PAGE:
Tuesday, September 1, 2020

Shangri-La Springs: Haven for Health

Florida has at least 1,000 artesian springs and my new book, Florida's Healing Waters, documents twenty-two spas that were built adjacent to mineral springs during the Gilded Age. They range from places so popular that entire towns developed around the facilities, such as Green Cove and White Springs, to others so ephemeral that the only evidence they ever existed is in the travel literature of the time, such as Moncrief Spring near Jacksonville. It is also likely that many springs were used for therapeutic bathing by locals, but never commercially developed. And some facilities were enhanced with the addition of water from artesian wells, or "pseudo springs." 
Most of these spring-based spas tended to be in the northern part of Florida where there is a higher concentration of springs. A handful existed in Central Florida, but one of the few that was built in South Florida was the spa at Shangri-La Springs in Lee County. 
The spa originated when Harvie E. Heitman, a prolific businessman and early developer of Southwest Florida’s Lee County, and his brother built Bonita Springs’ Heitman Hotel in 1921 as a built as a place for potential real estate investors to stay. The town of Bonita Springs is said to be named for a sulphur spring on the hotel grounds (the town was previously known by the unremarkable name, Survey.) It is claimed that the spring was sacred to the Calusa Indians who lived in the area hundreds of years ago.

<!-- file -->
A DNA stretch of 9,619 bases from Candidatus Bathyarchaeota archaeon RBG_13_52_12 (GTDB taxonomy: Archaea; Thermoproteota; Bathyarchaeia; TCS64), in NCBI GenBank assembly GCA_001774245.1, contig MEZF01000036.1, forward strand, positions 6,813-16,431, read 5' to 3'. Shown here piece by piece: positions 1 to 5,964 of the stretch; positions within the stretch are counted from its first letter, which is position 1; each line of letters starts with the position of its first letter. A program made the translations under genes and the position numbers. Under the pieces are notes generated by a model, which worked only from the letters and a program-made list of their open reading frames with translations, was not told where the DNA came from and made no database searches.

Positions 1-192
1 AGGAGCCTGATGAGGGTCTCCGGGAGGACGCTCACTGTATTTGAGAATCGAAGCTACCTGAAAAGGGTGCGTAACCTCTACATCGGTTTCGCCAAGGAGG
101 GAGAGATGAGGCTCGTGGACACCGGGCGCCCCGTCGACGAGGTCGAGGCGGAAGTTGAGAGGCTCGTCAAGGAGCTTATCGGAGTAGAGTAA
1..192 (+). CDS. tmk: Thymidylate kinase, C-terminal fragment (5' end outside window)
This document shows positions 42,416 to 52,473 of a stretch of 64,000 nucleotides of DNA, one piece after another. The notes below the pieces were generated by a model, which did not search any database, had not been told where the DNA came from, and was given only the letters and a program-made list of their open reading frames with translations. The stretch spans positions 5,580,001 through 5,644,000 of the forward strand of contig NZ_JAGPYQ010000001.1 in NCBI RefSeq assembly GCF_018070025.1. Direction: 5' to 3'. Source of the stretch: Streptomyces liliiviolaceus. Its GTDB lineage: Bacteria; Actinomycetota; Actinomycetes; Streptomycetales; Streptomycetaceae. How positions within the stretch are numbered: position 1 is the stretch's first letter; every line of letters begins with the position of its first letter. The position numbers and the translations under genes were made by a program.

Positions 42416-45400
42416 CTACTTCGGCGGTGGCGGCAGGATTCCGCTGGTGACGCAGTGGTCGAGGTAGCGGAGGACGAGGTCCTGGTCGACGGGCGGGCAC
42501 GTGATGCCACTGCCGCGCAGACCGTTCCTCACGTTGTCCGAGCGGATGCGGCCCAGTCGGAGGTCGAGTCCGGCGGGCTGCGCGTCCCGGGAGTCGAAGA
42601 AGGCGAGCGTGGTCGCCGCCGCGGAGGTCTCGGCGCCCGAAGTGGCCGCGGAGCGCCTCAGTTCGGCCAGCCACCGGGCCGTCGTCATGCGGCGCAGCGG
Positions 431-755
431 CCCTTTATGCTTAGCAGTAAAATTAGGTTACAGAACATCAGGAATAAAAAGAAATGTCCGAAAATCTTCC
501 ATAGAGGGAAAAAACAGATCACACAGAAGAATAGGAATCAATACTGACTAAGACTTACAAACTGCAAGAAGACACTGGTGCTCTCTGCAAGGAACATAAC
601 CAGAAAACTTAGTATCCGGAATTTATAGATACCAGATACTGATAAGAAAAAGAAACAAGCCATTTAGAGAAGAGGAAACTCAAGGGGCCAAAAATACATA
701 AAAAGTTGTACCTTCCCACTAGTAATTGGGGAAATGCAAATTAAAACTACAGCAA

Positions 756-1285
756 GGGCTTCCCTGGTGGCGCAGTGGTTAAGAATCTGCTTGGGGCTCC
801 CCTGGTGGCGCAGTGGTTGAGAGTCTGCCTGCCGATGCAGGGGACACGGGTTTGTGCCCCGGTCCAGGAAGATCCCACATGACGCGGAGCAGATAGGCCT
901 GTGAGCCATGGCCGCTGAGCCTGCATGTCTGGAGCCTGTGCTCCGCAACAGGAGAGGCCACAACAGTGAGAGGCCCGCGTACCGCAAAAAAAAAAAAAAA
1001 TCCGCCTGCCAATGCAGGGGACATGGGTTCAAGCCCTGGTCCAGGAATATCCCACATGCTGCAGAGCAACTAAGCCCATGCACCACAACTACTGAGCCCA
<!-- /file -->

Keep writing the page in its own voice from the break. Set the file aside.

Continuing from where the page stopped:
Heitman died in 1922 and the hotel endured several owners and multiple name changes until osteopath Dr. Charles Gnau bought the property in 1962. It was Gnau who saw the potential of the resort as a place of healing centered around the spring. Gnau believed the water of the spring “compared favorably” to the famed waters of the Baden-Baden Spring in Germany. He was ahead of his time, advocating for a holistic approach to health, including eating organic produce and exercising regularly. Gnau built a spring-fed pool with an Indian maiden statue to the property. The next owner, Dr. R.J. Cheatham renamed the resort the Shangri-La Hotel and developed it into an institute of hygiene.

Today the Shangri-La Springs resort is operated as a day spa, hotel, and restaurant, offering locally grown organic food and a variety of spa treatments including massage, reiki, saunas, reflexology, and aromatherapy.

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